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and repurposers -- of vintage finds and antique treasures from the early 1900s to the late 1940s who practice the Kindergarten tenent of sharing on this page.  (we are


Compilation of Painting Tips!
By: A Cat Eye Girl  -  11/14/2011

Every now and then one of our customers will ask us about painting furniture, as in “how do you paint furniture?” They tend to be looking for painting tips as well as a little vote of confidence to strike out and paint something for themselves.

Here’s a compilation of painting tips:

  • Take the fifteen minutes it takes and remove any hardware like drawer pulls and hinges.
  • Lightly sand the existing finish (paint, varnish, lacquer, polyurethane et al) before priming with 220 grit sand paper. Sanding creates a surface for primer and paint to “hold” onto. Paint won’t bond to a shiny surface, therefore your efforts won’t last.
  • funky junk show, antique show, vintage show, yakima, spokane, hillsboro, puyallup, monroe, tri-cities, washington, oregonBefore painting, use a tact cloth to wipe up any remaining sanding dust.
  • Fill holes with wood filler and set any nails with a nail set.
  • When you buy primer have it tinted to match the paint color you are using. Most paint stores will tint primer at no additional cost.
  • Sand any runs in existing finish before you start. Not doing so only exacerbates the problem when you apply additional coats of paint.
  • Prime everything with two coats of tinted primer, it will make your paint go farther – saving you money. Primer cost about a third less than paint.
  • Multiple coats of paint is better than one heavy application.
  • Treat any stain that bleeds through the primer or paint with a spray can of oil based Kilz Primer / Sealer. Spray the bleed after the last applied coat of primer or paint is completely dry. Resume priming or painting after the sprayed on primer is completely dry, usually an hour. Finishes that tend to bleed are typically stained fruitwood that in color looks similar to a finished ribbon Mahoganyfunky junk, funky junk show, vintage show, antique show, yakima, tri-cities, puyallup, monroe, spokane, hillsboro, kennewick, washington, oregon, minus the ribbons.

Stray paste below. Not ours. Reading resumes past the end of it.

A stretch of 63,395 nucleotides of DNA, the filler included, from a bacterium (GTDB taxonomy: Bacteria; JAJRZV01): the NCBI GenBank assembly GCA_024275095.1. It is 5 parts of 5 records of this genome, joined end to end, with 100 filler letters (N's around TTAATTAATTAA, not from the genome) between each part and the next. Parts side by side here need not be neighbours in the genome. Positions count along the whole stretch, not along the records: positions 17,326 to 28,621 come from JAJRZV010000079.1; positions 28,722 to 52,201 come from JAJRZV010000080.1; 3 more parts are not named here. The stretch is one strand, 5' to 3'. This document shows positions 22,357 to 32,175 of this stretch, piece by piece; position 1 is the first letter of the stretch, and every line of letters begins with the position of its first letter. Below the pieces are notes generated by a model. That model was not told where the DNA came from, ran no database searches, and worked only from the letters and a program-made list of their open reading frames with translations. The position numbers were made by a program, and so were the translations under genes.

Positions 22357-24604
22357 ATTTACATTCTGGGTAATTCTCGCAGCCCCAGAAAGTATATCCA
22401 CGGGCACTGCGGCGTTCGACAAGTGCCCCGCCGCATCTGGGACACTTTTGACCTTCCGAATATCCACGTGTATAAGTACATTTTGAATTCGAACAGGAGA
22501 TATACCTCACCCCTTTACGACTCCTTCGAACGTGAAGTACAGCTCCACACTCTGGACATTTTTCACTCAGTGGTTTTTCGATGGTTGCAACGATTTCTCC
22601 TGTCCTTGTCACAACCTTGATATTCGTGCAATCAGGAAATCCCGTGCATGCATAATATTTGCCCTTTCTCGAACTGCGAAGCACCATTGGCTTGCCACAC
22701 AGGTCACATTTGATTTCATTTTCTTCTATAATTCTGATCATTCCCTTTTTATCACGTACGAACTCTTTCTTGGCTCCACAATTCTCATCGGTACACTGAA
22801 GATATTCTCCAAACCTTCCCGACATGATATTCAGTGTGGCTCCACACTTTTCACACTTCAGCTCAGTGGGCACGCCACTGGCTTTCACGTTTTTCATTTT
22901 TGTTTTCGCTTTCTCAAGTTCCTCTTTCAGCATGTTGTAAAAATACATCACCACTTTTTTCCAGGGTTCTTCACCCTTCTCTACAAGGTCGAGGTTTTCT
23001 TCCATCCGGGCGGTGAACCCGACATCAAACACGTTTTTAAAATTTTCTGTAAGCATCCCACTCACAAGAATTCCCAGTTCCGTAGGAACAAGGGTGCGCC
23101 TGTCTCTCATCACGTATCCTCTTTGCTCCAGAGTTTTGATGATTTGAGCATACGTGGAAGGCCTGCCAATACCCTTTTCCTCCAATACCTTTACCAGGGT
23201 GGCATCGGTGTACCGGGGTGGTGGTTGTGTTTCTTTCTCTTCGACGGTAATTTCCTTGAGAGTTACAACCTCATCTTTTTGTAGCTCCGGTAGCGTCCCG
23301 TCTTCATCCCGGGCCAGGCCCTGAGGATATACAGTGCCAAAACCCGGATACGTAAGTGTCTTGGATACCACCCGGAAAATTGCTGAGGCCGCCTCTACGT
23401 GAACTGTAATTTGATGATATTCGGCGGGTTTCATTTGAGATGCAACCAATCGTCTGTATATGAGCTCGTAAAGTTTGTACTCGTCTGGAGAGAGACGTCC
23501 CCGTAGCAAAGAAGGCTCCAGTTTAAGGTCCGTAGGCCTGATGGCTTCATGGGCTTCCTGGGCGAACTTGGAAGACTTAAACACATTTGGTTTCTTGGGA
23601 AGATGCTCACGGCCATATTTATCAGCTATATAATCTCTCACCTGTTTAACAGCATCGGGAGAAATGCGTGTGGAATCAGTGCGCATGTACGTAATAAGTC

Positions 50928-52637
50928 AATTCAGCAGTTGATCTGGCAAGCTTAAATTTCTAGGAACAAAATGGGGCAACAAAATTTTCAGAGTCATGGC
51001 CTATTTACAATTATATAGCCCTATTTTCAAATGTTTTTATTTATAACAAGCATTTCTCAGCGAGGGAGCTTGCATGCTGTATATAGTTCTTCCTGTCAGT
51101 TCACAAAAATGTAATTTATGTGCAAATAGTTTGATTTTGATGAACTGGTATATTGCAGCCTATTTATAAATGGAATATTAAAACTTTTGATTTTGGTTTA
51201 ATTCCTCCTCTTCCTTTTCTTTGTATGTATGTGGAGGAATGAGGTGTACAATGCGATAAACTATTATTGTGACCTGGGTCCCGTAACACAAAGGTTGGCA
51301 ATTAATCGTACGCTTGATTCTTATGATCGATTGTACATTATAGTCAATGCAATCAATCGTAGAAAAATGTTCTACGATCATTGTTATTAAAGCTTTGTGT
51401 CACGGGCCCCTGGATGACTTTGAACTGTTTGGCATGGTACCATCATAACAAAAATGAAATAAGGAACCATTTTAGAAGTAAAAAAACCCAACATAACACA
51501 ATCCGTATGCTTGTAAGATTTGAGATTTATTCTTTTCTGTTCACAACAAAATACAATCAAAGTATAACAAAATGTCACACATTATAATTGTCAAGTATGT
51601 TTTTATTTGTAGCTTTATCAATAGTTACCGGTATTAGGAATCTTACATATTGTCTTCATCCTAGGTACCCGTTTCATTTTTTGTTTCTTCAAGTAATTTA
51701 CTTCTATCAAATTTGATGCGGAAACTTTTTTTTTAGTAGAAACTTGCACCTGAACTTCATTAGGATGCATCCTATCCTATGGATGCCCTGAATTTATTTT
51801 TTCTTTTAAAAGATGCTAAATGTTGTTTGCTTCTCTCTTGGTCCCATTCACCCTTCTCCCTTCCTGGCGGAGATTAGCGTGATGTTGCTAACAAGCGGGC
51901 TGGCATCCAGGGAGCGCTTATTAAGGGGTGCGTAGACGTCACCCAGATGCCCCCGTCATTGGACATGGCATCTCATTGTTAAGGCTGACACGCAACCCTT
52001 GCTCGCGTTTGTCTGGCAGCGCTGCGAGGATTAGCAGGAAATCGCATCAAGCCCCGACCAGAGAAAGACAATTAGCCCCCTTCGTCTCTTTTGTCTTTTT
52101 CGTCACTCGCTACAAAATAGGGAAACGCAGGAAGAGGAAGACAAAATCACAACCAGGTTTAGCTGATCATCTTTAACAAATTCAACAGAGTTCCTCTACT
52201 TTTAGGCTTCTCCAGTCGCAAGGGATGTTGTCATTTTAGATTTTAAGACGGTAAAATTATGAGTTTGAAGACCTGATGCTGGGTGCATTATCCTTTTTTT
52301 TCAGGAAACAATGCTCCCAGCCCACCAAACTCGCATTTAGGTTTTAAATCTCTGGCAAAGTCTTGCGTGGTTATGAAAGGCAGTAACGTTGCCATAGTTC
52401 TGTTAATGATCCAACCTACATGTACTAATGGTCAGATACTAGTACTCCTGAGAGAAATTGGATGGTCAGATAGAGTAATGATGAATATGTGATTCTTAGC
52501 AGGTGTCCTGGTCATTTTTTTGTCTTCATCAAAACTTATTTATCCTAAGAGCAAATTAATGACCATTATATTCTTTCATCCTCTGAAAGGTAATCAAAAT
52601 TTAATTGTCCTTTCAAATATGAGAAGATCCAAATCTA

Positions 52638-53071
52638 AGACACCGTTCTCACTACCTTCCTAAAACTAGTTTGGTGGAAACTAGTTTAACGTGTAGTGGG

• Wire brushes clean paint brushes better than any other tool and save a lot of water. Brush the bristles of the paint brush downward with a wire brush under a little stream of running water before you clean the brush with soap and hot water.
  • High gloss paint works for indoor and outdoor furniture and wears like iron.
  • A high quality paint brush IS the right tool.
  • When painting the side of a cabinet or door trim in your home – any vertical surface -- the last brush stroke is always up. The brushes’ job is to apply and level the paint, then gravity takes over . . . hence, last stroke pulls the paint up and gravity will level it. This technique helps prevent runs. (The opposite is true if you are using a roller, the last stroke is down.)
  • If you are learning how to cut in to a molding, crown or base for example, set your brush and pull towards you while looking at where the brush is going, not where it is. The faster you can pull the brush the straighter the line will be . . . after lots of practice that is.  This technique takes practice and once you’ve mastered it will last a lifetime and make every painting project that includes ceilings, walls and moldings heretofore easier!

Happy painting . . .  tips to share?  Click here.


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Less is usually more, though when you are recycling and repurposing, more is, well, actually more!

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